I’m part of a small creative team, including a creative director and a producer. Together, we make up an in-house agency of sorts to execute the content needs for the company. We produce everything from simple social content to full-on TV commercials that run nationally.
I work Monday-Friday 9a-5p (paid holidays + 16 days PTO).
The company I work for is wonderful. They’d be a dream client if I shot for them freelance.
I’ll shoot local food and real estate gigs on the side when they come up and when I have time.
I do not own the copyright to any of the work I produce for the company that employs me. That’s one of the defining differences between in-house, salaried photographers and freelance photographers.
The majority of my in-house work is photography, but it’s probably a 60/40 split with video work. Nearly every shoot incorporates both stills and motion. The company may hire a dedicated in-house videographer in the future, but in the meantime, I produce the video in addition to the photography. I came to the company with only some video experience and I’ve learned much since being hired.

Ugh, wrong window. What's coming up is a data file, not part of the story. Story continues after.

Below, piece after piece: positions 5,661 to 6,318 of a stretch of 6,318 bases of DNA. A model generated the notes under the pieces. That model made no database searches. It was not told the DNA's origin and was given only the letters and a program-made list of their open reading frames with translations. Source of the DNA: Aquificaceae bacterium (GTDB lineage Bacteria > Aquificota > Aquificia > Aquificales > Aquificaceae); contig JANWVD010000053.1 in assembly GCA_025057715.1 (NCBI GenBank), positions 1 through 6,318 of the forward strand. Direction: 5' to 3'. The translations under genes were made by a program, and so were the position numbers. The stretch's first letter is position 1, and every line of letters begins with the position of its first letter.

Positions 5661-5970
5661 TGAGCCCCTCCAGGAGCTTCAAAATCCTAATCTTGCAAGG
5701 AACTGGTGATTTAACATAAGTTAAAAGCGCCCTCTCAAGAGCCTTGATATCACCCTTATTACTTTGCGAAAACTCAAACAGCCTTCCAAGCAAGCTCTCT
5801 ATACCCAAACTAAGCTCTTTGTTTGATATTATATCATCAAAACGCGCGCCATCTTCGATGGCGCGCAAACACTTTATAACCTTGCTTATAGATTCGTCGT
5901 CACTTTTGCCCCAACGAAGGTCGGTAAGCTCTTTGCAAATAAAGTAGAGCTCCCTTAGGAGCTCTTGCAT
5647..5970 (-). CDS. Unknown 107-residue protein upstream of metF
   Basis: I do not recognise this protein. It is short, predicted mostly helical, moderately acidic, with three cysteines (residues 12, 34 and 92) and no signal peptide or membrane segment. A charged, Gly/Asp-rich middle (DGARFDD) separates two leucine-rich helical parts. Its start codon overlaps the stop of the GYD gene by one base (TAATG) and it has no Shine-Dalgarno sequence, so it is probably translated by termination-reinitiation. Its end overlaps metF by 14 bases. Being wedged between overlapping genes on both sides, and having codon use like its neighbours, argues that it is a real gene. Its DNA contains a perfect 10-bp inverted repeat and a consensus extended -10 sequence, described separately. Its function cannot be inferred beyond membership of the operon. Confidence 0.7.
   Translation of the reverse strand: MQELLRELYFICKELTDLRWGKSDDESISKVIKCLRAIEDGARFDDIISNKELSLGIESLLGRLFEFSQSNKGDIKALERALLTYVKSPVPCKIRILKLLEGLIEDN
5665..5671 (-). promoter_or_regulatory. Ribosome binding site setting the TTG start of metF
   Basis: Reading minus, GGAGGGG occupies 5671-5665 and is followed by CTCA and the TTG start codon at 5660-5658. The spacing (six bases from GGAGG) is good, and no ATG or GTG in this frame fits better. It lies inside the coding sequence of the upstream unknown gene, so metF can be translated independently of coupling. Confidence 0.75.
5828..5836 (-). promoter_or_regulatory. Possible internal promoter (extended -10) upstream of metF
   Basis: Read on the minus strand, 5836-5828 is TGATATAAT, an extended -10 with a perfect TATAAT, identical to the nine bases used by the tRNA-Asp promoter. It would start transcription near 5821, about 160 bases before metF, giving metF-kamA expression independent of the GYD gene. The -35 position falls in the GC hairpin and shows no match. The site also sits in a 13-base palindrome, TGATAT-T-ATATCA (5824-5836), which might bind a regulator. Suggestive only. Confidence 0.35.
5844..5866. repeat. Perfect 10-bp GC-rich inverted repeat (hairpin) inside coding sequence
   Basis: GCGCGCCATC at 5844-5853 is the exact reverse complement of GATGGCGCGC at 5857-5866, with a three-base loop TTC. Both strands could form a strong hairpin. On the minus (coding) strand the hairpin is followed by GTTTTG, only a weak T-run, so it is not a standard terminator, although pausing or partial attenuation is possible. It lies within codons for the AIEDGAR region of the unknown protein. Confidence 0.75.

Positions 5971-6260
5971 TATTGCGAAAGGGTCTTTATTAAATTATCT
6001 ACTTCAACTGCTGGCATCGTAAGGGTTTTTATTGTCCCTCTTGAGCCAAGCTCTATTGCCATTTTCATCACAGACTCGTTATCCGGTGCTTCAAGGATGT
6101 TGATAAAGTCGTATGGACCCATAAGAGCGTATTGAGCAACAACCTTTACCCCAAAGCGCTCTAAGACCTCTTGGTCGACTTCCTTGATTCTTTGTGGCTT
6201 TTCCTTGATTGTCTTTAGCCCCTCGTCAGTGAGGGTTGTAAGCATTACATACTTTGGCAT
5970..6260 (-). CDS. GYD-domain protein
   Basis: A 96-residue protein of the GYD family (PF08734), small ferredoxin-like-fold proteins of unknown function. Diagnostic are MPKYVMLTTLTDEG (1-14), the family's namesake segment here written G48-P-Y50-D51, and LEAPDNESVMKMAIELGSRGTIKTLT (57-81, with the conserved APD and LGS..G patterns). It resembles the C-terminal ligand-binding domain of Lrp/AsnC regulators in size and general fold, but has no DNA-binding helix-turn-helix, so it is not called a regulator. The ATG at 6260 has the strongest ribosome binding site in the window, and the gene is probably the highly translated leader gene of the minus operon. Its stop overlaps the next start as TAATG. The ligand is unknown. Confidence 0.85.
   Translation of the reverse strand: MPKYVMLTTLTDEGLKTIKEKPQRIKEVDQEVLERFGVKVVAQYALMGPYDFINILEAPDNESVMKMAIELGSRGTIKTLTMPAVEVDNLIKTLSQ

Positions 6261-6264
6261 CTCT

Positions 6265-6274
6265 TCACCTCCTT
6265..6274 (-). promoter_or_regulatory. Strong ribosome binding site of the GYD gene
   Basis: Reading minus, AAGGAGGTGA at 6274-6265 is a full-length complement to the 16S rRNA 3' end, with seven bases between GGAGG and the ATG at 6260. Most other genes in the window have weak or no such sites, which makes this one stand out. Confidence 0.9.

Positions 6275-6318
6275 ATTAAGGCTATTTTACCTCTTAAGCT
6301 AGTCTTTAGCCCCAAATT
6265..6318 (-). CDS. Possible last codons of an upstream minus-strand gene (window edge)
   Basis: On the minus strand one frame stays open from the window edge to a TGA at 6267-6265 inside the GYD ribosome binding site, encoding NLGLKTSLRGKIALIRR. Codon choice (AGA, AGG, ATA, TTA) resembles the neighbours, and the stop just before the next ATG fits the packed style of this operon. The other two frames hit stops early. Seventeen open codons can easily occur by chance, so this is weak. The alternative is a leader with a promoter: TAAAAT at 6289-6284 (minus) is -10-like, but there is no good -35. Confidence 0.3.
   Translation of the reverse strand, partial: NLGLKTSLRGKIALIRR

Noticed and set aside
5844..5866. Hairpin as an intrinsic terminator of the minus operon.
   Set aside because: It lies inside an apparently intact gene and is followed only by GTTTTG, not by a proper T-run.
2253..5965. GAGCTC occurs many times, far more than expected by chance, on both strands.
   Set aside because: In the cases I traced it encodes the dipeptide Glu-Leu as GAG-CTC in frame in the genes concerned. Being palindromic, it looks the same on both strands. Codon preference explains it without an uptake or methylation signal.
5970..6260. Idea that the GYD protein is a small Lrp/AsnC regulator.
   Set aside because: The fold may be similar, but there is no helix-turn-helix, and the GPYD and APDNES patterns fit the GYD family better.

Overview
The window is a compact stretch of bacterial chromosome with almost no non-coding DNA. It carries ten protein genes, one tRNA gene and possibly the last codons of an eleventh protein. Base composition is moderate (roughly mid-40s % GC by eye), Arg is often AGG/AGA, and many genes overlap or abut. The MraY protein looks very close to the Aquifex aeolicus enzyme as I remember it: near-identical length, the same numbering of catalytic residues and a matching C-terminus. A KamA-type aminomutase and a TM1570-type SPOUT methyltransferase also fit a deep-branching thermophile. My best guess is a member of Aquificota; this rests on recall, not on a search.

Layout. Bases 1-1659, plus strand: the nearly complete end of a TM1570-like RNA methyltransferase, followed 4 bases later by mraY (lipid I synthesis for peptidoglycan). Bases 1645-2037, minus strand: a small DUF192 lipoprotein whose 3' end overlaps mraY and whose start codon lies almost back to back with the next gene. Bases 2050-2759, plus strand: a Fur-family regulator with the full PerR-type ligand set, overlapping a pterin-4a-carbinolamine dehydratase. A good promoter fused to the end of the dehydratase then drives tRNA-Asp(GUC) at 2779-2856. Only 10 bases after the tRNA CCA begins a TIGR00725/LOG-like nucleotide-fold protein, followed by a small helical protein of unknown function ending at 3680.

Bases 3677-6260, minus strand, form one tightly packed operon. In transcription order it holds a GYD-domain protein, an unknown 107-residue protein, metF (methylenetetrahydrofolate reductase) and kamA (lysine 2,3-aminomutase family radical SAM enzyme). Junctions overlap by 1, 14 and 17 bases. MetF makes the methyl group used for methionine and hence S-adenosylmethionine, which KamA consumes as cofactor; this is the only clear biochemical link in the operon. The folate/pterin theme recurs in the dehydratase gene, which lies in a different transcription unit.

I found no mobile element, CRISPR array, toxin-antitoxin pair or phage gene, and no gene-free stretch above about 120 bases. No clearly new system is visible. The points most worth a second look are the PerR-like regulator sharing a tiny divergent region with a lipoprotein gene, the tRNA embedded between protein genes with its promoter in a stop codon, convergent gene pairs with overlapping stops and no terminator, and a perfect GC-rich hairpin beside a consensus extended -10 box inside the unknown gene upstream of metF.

Freelance vs in-house photographer: each has its pros and cons. You have to weigh each of the pros and cons and decide which one works for you and your desired outcome and goals.
My income would be pretty low in a big city where cost of living is high. Fortunately, the company I work for isn’t located in a big city and my cost of living is pretty low. It’s one of the many variables you’d have to consider if you were to choose an in-house position.
Don’t be a photographer is simultaneously the best and worst advice I have received.
8 years total, 5 years in-house (making 90k), 3 years freelance.
Most of my clients are small to medium business based on the East or West Coast. A few larger commercial clients.
Between 2-4 shoots a month.
My best shoot was 15k for a two day shoot, 8 hours per day, 3-4 days of post, 1 year licensing.
My worst shoot was 1500 for a 1 day shoot, 10 hour day, 3 days of post, unlimited usage rights.